The third and final film in the Cornetto Trilogy, The World's End, has been doing quite well so far since its U.S. theatrical release Friday. Watching it last night, it became apparent to me that I was in an auditorium full of uber-fans the first time Simon Pegg shows up on-screen -- let alone when that green Cornetto wrapper finally made its appearance. For those of you wanting a little more from these filmmakers, Film School Rejects has shared a compilation of director Edgar Wright's first films. Check them out after the break.
Think back on the first films you made -- maybe you were a kid, maybe not, but chances are they were pretty bad. I remember one of my first films, a "horror" movie my siblings and I made about a -- I guess it was a vampire/cannibal/ghost-thing. I was 13 or 14, and we shot the whole thing on a VHS camcorder, with every edit occurring in-camera.
As an adult, with what I would hope are more sophisticated filmmaking skills, taking a look at not only my, but my favorite directors' first attempts at the craft says so much about how people learn, grow, fail, and succeed in filmmaking. Wright's early films, though rough around the edges, definitely contain the same DNA and energy as his most recent films.
Film School Rejects describes how Wright got his start in film:
Wright made his first short film, Rolf Harris Saves the World, with a Super 8 camera with a bunch of friends when he was only 14. Only five minutes long, it has a Die Hard-type plot in which the titular Australian TV personality (as played by a friend and dubbed by Wright) is the hero.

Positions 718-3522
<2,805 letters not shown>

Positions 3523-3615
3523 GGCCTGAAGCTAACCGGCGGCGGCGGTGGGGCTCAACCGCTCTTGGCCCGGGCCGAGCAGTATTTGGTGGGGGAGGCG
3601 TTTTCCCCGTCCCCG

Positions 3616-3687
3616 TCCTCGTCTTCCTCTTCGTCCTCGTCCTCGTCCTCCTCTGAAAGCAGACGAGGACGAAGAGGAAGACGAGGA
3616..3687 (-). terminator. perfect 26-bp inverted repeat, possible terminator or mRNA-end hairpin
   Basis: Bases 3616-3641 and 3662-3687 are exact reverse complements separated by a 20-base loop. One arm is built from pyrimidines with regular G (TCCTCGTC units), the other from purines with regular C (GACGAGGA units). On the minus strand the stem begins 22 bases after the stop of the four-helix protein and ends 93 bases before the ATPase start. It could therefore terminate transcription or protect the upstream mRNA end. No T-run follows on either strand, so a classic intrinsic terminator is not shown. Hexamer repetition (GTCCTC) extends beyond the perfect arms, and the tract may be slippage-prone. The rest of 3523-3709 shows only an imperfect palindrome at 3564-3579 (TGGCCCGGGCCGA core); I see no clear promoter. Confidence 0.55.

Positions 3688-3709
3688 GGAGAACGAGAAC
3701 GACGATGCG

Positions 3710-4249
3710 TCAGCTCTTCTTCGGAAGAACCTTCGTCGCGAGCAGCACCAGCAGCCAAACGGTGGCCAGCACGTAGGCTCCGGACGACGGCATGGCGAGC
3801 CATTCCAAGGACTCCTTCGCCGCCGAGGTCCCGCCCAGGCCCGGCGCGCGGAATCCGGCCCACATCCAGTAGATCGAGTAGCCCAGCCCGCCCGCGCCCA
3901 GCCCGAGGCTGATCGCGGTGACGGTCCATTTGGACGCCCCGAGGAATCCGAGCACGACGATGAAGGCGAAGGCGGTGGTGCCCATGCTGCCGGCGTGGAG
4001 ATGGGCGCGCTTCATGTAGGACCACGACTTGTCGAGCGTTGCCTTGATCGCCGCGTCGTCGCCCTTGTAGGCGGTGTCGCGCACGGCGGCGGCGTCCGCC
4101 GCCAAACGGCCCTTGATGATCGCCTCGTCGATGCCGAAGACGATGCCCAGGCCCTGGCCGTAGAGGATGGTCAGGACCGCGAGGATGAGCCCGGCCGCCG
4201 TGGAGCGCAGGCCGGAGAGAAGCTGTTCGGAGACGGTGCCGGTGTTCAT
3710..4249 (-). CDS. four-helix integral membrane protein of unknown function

I Want to Get Into the Movies is a stop-motion film Wright entered into a film contest, which he ended up winning. This got him his first big break on the BBC show Going Live! when he was just 17.
The spoils of the contest win was a camcorder, which he used to film his next movie Dead Right, a cop comedy in the same vein of Hot Fuzz. It's obvious from this film, despite being a little gruff, that Wright had a natural talent and cinematic taste as a filmmaker.
Airing on Beadle's Hot Shots in 1994, a trailer of sorts for Wright's Fistful of Fingers, which Wright explains on his website isn't the 16mm feature version of the film, demonstrates the director's comedic sensibilities (I laughed for a good 2 minutes at the slap action near 0:38.)
Though his technical skill as a filmmaker has grown tremendously, Wright's ability to make his audience laugh was evident from the beginning. If you want to see more of Wright's early films and TV appearances, check out his website.
What do you think about Edgar Wright's early films? What is similar/dissimilar about his earliest films and latest ones?